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Power loss in over under vs inline

Post questions and info about combustion (flammable vapor) powered cannons here. This includes discussion about fuels, ratios, ignition systems, safety, and anything else relevant.
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Power loss in over under vs inline

Unread postAuthor: jor2daje » Sun Apr 17, 2011 8:45 pm

Hey guys Im starting work on a fairly large combustion with 3" chamber and 1.5" gb barrel, I think I have most of the design figured out but cannot decide whether to go over under or inline, I like the compactness of the over under but Im worried i will be limiting power if I do because the bend will be made from 2x 1.5" elbows not 2x 3" elbows. I seem to remember a thread about this but couldn't find it with the search so any input would be greatly appreciated.
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Unread postAuthor: SpudBlaster15 » Sun Apr 17, 2011 9:01 pm

The energy losses provided by the bend will be relatively minor, and likely won't be noticeable with an atmospheric pressure combustion launcher.

The over-under configuration has the advantage of allowing you to use a much longer barrel and chamber per given launcher length, which will affect performance far more drastically than minor flow restrictions.
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Unread postAuthor: mark.f » Sun Apr 17, 2011 10:35 pm

Another thing to note is that the elbows themselves act as more "chamber volume", so there is no dead space between the chamber and projectile. Only factor here (as noted) is the very minor flow detriment, which is more than made up for by compactness and the things SpudBlaster mentioned.
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Unread postAuthor: Technician1002 » Sun Apr 17, 2011 11:54 pm

At transonic flows, 90 degree elbows do restrict the flow considerably. If you are launching spuds or other normal projectiles at 600 FPS or slower, there should not be a problem.

On the other hand if you are trying to pancake empty soda cans at 800 FPS or above, the flow restriction becomes significant.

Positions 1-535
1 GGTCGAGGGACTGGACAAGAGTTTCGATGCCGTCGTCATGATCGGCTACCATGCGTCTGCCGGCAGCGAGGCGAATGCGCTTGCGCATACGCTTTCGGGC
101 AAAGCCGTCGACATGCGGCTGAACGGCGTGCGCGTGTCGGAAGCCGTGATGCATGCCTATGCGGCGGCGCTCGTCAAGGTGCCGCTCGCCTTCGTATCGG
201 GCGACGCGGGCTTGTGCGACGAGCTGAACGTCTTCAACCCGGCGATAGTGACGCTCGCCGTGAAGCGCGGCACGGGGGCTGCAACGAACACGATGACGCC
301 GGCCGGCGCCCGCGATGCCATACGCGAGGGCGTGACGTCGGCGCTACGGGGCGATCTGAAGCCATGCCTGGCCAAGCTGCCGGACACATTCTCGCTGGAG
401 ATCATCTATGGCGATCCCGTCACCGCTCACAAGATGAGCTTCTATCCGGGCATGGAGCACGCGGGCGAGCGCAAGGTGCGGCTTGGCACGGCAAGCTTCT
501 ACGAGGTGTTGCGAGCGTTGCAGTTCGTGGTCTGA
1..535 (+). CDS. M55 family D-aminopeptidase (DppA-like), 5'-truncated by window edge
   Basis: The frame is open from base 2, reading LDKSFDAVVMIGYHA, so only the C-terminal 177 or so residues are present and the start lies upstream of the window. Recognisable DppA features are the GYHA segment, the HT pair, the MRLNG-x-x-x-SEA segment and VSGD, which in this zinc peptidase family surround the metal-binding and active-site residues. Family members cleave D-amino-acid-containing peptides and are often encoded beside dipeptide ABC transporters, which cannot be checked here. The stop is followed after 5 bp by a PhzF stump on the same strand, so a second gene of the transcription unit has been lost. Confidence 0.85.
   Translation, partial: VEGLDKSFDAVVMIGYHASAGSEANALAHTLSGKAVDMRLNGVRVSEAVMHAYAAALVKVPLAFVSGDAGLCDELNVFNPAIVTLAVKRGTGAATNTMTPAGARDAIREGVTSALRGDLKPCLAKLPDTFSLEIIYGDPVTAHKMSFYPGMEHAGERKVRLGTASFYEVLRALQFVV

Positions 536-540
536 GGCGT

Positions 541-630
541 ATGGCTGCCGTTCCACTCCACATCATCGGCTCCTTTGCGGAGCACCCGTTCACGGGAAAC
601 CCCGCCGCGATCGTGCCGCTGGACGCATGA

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Unread postAuthor: SpudBlaster15 » Mon Apr 18, 2011 12:31 am

Technician1002 wrote:On the other hand if you are trying to pancake empty soda cans at 800 FPS or above, the flow restriction becomes significant.


Not with the very low gas pressures generated by the combustion of hydrocarbon fuels at 1ATM, methinks. Especially since an elbow is a streamlined transition with no sharp edges in the flow.

If we were dealing with reasonably high pressures (KPSI range), yes, there would be a significant effect as gas velocities approached the upper transonic range. For a combustion spudgun, well, you'd probably see greater velocity deviations if your fuel meter pressure was off by a couple percent.
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Unread postAuthor: Technician1002 » Mon Apr 18, 2011 1:16 am

Maybe this graphic will show in an elbow the area with high flow is restricted. After the restriction of the elbow the velocity is lower. the closer you aproach SOS, the worse this effect chokes flow.
Image
Look for areas of dark blue and violet. The velocity is very low in those areas. They are about the same as blocked as there is no real flow in those areas.
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Unread postAuthor: jimmy101 » Mon Apr 18, 2011 5:25 pm

I seriously doubt you will get anywhere near the SOS in the chamber of a combustion gun. Figure the gas temp is up over 2000C so the SOS is considerably more than 1100FPS. Figure the SOS at that kind of temperature is more like 3000 FPS. So, unless you are building a 1X combustion gun that you expect to have a multi-mach muzzle velocity the SOS in the chamber is pretty irrelevant.

Edit: I would expect the more relevant issue would be the heat lost to the pipe as the gases negotiate the bend.
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